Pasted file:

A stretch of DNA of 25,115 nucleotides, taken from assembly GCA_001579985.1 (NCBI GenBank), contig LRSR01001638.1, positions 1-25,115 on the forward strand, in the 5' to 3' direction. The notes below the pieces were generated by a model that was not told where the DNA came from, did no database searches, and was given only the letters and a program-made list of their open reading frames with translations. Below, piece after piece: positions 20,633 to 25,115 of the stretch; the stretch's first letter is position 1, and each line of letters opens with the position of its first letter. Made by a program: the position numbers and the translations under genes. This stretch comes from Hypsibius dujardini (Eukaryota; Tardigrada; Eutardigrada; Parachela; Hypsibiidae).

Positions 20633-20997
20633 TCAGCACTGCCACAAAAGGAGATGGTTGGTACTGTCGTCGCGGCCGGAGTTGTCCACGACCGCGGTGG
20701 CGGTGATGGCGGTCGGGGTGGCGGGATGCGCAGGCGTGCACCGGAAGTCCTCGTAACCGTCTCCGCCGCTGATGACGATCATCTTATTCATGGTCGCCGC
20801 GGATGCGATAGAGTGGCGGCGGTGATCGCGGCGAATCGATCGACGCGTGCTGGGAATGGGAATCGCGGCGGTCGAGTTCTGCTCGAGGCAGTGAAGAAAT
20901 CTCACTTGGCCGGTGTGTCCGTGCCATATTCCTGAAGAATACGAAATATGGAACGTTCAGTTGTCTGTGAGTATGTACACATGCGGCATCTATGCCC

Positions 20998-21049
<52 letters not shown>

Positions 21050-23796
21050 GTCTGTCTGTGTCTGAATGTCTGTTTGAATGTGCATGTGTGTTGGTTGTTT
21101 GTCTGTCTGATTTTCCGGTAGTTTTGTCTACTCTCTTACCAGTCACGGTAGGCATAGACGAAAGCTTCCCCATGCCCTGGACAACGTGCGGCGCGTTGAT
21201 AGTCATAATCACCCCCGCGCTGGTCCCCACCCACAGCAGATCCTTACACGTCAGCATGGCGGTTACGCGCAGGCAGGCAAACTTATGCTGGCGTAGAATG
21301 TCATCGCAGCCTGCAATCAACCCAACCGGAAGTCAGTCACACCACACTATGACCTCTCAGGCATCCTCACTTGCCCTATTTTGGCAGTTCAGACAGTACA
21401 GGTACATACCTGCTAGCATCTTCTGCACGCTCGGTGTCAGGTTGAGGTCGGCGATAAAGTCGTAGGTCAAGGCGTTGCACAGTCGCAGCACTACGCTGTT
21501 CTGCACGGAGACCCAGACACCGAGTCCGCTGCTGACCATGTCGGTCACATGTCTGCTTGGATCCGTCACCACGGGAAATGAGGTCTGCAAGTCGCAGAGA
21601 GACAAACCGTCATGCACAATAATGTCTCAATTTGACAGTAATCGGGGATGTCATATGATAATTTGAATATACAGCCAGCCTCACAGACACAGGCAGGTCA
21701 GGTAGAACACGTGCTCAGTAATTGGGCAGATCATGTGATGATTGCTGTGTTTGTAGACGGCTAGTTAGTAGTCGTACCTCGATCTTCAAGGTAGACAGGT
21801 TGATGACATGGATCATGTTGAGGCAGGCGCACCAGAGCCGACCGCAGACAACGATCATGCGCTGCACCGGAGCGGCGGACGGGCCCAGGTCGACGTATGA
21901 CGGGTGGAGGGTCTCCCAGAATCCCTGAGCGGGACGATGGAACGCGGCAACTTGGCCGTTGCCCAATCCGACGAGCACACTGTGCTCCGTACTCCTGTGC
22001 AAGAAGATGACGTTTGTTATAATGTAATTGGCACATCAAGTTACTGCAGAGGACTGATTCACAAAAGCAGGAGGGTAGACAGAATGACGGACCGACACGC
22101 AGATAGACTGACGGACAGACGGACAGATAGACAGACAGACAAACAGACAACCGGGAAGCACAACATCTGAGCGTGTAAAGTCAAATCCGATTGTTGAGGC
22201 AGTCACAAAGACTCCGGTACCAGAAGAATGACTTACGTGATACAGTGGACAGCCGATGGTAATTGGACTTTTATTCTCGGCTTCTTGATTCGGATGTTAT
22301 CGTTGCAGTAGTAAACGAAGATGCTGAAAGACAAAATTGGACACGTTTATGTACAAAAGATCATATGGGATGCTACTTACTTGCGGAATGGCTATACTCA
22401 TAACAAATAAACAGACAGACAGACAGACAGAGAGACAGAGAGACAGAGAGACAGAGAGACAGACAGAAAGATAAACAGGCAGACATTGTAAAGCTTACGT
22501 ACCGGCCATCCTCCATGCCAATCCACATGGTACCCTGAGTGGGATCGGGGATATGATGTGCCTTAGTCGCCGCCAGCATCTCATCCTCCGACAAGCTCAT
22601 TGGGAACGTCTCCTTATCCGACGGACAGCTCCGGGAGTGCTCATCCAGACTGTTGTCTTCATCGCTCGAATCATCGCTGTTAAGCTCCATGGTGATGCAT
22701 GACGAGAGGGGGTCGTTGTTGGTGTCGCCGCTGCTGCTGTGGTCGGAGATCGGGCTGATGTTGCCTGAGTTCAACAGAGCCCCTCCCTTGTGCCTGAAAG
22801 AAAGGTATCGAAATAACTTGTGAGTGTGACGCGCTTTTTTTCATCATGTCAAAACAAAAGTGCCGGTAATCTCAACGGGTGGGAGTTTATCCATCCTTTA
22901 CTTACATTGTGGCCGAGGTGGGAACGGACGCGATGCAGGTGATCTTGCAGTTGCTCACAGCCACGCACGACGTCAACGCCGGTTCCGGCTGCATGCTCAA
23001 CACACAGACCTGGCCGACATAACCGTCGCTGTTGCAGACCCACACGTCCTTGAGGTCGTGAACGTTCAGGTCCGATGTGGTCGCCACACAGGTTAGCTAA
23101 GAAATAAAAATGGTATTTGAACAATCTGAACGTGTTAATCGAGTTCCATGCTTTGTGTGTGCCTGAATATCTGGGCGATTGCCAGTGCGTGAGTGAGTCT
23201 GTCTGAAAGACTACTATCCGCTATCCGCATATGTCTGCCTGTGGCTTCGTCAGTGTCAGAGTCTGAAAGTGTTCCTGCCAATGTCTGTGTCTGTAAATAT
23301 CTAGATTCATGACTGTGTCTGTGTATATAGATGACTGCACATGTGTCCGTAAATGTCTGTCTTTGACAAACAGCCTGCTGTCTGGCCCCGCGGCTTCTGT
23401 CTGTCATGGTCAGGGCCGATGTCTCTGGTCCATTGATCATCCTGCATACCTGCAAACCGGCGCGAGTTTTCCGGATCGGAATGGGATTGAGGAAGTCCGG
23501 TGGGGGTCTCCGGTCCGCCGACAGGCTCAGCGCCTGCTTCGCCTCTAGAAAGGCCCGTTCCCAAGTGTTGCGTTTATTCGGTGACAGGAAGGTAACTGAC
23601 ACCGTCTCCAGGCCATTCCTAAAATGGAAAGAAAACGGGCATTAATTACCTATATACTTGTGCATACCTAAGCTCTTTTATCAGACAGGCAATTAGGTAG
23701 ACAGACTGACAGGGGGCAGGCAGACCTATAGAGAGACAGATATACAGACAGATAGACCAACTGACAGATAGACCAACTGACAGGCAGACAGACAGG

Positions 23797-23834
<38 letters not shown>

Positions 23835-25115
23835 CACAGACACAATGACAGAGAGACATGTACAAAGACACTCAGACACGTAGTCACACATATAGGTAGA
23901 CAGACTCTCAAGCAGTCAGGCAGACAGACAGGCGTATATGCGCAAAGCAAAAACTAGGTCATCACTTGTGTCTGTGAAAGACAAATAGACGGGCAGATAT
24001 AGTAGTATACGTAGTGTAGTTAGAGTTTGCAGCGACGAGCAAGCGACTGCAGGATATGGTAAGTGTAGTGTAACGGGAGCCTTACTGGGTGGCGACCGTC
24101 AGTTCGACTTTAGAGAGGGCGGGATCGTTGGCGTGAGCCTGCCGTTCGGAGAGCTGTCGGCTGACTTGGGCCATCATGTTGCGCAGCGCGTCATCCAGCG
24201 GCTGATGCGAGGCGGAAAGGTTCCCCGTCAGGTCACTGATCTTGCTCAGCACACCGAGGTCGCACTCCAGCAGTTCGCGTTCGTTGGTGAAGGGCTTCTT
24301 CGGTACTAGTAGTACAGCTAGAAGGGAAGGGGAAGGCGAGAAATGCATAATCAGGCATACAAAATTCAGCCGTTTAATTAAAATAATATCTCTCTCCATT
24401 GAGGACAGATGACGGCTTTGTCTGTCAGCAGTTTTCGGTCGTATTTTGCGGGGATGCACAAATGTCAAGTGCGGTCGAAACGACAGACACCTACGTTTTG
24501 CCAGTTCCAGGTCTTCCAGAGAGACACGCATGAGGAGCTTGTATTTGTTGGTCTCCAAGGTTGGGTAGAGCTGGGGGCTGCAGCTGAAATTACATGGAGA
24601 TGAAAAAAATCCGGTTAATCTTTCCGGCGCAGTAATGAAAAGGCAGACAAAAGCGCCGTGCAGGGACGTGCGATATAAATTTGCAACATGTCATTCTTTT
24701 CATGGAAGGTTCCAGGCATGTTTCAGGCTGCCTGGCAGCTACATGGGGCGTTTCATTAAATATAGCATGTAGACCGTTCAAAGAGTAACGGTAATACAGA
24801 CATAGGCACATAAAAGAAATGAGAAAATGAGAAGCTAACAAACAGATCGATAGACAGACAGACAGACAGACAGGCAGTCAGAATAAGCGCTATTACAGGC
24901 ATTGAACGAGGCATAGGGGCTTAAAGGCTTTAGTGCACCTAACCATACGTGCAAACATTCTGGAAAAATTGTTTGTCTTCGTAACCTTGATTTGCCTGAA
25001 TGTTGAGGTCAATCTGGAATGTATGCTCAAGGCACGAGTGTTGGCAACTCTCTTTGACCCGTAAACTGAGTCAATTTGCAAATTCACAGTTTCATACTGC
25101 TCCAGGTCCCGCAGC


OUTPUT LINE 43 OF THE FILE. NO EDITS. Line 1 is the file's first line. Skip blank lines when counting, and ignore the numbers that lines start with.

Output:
24001 AGTAGTATACGTAGTGTAGTTAGAGTTTGCAGCGACGAGCAAGCGACTGCAGGATATGGTAAGTGTAGTGTAACGGGAGCCTTACTGGGTGGCGACCGTC